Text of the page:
Okay, based off this information, since I am working on my back-drop currently, an increase in pay will NOT increase my retirement? I am planning on working overtime as a Correctional Officer, will this have an effect on the amount of money I receive in my retirement? Yes or No...

    You are correct that pay earned during your BackDROP period will not count towards calculating your retirement benefit. Your monthly benefit will be calculated using your final average pay (FAP) and credited service as of your BackDROP date (the day your BackDROP period begins).

    Any pay or service you get during your BackDROP period is not counted when calculating your monthly benefit payment. To be clear, any overtime pay you receive during your BackDROP period will not be considered in calculating your final average pay. But keep in mind, you are not required to take BackDROP, regardless of how long you work beyond normal retirement eligibility, and you don’t have to notify MOSERS of any decisions about BackDROP until you retire. You may elect not to take BackDROP if you want all your service and pay to count and, likely, increase your monthly benefit.

    Our BackDROP page, with a BackDROP graphic near the bottom, may help you visualize how it works or you can read the BackDROP brochure for more information. BackDROP can be complicated to understand, so MOSERS benefit counselors are available to help by phone or through an in-person appointment. Call (800) 827-1063 to discuss your options. Counselors can also provide you with benefit estimates with and without the BackDROP so you can compare.

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  • Funded Status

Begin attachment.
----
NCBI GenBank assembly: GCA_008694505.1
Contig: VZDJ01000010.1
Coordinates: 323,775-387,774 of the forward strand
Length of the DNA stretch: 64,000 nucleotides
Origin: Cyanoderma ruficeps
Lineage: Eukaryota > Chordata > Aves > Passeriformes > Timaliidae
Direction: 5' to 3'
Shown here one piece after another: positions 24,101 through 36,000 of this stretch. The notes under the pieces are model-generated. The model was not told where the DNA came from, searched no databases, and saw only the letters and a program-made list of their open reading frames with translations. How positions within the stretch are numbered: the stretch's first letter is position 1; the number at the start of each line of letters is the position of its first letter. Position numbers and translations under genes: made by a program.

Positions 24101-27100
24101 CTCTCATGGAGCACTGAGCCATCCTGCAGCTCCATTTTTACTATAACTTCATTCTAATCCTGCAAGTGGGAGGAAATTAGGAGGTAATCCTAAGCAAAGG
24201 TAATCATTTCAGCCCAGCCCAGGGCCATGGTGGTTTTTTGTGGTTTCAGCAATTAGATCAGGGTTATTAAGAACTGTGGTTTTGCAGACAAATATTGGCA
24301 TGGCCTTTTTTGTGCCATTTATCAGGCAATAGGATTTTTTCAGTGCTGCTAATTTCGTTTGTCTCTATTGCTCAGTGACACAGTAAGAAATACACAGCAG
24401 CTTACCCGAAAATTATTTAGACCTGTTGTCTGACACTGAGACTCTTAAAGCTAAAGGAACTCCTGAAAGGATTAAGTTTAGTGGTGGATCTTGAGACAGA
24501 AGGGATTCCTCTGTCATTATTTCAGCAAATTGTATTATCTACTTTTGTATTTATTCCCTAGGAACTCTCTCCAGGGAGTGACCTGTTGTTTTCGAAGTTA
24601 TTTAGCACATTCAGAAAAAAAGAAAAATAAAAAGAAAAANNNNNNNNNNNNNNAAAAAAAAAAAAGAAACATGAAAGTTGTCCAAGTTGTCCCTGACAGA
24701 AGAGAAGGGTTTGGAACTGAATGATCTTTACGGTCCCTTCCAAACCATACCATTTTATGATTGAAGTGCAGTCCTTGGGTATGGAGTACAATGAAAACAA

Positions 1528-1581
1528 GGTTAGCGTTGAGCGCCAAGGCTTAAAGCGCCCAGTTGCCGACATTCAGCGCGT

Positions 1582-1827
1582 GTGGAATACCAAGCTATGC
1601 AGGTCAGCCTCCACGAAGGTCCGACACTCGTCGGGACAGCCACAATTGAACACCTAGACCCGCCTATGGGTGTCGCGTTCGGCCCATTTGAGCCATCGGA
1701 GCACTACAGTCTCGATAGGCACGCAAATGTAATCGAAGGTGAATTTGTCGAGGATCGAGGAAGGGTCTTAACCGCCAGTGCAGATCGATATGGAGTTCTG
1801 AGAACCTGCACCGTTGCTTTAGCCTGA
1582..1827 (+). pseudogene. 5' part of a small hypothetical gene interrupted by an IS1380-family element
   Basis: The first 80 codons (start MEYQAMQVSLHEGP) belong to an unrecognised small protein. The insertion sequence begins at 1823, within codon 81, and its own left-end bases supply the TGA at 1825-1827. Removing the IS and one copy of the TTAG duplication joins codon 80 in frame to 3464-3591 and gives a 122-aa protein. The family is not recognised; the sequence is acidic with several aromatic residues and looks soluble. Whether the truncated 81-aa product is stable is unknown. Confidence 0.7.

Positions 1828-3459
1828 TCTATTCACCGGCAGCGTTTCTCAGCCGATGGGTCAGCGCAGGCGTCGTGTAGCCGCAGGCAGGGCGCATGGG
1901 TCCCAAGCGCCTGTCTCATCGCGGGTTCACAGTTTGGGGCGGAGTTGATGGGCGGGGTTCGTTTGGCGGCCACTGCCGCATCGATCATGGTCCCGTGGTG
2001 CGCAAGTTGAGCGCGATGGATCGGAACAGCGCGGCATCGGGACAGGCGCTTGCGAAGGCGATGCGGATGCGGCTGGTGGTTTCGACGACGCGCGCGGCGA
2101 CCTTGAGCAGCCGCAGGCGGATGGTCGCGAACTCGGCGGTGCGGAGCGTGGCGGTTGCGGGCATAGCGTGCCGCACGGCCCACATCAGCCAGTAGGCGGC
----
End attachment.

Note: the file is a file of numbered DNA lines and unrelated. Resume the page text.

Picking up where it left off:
Jul 31, 2018, 8:11 AM By MOSERS

    I have heard reports on the news saying that our retirement benefits are only 60% funded and that MOSERS is in trouble. What is going on with that? 

    Just to clarify, MOSERS pays 100% of the benefits due to members. The “funded” status that you are hearing about in the news has to do with the assets we have on hand relative to all current and future liabilities. As of June 30, 2017, MOSERS is 67.5% funded (p. 129 Comprehensive Annual Financial Report - 2017).

    Your MOSERS Board of Trustees is actively engaged in prudent analysis, plan sustainability, and benefit security for members. The Board's recent decisions to reduce the assumed rate of return on investments will result in higher employer contributions and a lower funded status in the short term but will strengthen MOSERS’ financial position in the long term. Each year, the MOSERS Board certifies an employer contribution rate which results in a state budget appropriations request. The employer contribution is based on a variety of factors and is calculated by our external actuary as the amount needed in order for MOSERS to pay current and future benefits.

    Money to pay your retirement benefits comes from three sources:

    1. Employer Contributions: The Missouri General Assembly has consistently appropriated the full employer contribution to MOSERS as recommended by our external actuary. Governor Parson signed the FY19 budget bills passed by the General Assembly, including the MOSERS appropriation contained in HB 2005, which fully funds the Board certified employer contribution rate. Pension systems that are in trouble are generally those that have a consistent pattern of not receiving the full amount of employer contributions.
    2. Employee Contributions: Members first employed in a MOSERS or MPERS benefit-eligible position on or after 1/1/2011 contribute 4% of pay to their retirement system.Investment Returns: Over that past 20 years, 61% of the assets in the MOSERS Trust Fund have come from investment returns. MOSERS earned approximately 7.5% for Fiscal Year ending June 30, 2018, which added approximately $600 million to the MOSERS trust fund.

    Please see Key Facts Regarding Funding for more information. We will send a summary annual financial report for Fiscal Year 2018 to all members in December as part of the fall/winter newsletter.

     

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Disclaimer

We strive to provide the most accurate information possible in our answers to Rumor Central questions. However, occasionally, laws, policies or provisions change and individual circumstances may vary. Please contact a MOSERS benefit counselor or see the handbooks in our website Library for more detailed information. If there is any difference between the information provided in this blog or on the MOSERS website and the law or policies that govern MOSERS, the law and policies will prevail. See our Privacy, Security & Legal Notices for more information.